[EXTERNAL] Re: Flow collection and analysis

Nick Suan nsuan at nonexiste.net
Wed Jan 26 15:52:29 UTC 2022

While I agree that, yes everything SHOULD support TLS, there's a perfectly good reason for terminating TLS in something like (nginx/caddy/apache/etc):  X number of things supporting TLS on their web interface means X number of ways of configuring TLS.   If I terminate it on nginx, there's only a single way: the nginx config, which is then farily easily leveraged into having a single set allowed protocols and  ciphers. 

On Wed, Jan 26, 2022, at 9:33 AM, Mel Beckman wrote:
> People who advocate TLS lash-ups like nginx front ends remind me of Mr. Beans DIY automobile security, which started with a screwed-on metal hasp and padlock, and then continued to a range of additional “layers”. Not “defense-in-depth”, merely unwarranted “complexity-in-depth”: 
> https://youtu.be/CCl_KxGLgOA
> TLS is a standardized, fully open-source package that can be integrated into even tiny IoT devices (witness this $10 WiFi module https://www.adafruit.com/product/4201). The argument that people who want intrinsically secure products can just bolt-on their own security are missing the point entirely. Every web-enabled product should be required to implement TLS and then let custiners decide when they want to enable it. Vendors who are so weak that they can’t should have their products go straight into /dev/null.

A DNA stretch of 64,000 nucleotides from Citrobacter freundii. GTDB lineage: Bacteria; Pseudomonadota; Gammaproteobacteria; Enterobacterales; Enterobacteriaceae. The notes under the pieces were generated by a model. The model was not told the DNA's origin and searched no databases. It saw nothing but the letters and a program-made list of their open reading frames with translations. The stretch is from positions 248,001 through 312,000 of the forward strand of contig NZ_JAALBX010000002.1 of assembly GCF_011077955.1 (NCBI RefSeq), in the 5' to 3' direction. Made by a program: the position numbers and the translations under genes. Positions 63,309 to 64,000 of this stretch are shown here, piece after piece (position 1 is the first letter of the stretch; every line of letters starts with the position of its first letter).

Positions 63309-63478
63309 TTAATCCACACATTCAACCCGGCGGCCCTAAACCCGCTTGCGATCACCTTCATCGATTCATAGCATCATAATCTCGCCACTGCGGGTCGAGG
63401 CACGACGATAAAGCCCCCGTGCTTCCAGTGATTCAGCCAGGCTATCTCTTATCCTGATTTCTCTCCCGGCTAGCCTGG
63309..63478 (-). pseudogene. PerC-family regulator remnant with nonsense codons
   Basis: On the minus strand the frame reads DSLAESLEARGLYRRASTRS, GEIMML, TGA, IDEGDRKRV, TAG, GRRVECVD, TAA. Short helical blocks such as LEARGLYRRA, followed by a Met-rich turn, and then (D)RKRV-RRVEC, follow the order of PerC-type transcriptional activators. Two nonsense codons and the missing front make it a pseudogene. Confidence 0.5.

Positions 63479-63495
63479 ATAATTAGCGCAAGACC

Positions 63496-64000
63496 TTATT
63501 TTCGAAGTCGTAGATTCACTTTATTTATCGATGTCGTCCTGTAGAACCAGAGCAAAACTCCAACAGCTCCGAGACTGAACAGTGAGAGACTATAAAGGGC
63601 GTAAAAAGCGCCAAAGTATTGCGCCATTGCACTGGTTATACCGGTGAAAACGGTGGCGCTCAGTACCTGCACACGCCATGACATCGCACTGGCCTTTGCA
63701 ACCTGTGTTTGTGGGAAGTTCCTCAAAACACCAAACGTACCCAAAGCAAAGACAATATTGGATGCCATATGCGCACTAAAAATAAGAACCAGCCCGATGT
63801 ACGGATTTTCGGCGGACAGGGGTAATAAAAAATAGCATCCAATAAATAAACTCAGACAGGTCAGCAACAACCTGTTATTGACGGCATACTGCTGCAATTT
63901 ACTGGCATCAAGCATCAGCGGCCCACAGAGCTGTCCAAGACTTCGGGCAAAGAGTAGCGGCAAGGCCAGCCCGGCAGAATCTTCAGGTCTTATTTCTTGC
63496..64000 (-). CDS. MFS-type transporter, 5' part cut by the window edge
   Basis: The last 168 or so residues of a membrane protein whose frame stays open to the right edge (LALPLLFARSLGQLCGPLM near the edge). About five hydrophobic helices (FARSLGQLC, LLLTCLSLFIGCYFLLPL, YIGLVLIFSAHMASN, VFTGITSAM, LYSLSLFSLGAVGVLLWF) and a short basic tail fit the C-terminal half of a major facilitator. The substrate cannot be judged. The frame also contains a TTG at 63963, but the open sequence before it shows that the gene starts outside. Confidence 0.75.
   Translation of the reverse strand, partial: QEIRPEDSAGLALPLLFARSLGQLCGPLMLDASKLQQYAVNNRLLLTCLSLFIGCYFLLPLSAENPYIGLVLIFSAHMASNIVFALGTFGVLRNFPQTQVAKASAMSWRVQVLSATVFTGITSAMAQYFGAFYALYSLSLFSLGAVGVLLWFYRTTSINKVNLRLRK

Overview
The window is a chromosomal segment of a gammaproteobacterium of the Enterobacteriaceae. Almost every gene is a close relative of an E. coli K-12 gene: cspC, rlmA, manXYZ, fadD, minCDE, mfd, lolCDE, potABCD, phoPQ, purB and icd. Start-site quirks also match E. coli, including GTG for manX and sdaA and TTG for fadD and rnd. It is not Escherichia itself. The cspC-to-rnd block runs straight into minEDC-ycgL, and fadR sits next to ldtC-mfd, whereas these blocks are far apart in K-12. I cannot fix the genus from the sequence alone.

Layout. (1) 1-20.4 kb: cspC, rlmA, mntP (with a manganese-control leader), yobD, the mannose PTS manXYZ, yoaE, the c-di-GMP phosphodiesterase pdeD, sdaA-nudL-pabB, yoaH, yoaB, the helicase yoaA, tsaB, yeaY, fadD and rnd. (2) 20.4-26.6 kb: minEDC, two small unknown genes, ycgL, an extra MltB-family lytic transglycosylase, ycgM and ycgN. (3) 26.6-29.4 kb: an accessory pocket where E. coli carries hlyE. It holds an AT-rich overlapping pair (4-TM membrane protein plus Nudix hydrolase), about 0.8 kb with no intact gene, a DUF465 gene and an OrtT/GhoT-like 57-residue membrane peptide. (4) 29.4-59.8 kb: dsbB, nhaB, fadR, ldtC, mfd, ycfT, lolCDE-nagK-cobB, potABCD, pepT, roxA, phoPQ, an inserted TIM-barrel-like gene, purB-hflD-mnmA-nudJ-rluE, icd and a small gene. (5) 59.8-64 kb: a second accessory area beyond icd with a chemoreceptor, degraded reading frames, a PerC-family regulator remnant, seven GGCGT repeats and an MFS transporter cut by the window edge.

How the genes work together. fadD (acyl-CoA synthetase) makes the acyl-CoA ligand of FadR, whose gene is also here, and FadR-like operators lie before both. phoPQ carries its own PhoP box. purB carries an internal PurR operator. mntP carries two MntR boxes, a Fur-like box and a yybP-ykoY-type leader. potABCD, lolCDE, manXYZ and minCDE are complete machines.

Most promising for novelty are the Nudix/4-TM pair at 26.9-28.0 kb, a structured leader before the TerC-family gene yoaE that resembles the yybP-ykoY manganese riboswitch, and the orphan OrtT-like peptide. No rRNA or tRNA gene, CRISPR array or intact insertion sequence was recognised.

> -mel via cell
>> On Jan 26, 2022, at 6:51 AM, heasley <heas at shrubbery.net> wrote:
>> Wed, Jan 26, 2022 at 07:21:19AM -0600, Mike Hammett:
>>> Why is it [TLS] even necessary for such a function? 
>> confidentiality and integrity, even if you do not care about authentication.
>> I am surprised that question is asked.
>> The fewer things that are left unprotected, the better for everyone.  those
>> with concern about erosion of their privacy and human rights benefit from
>> everything being protected, everywhere for everyone.
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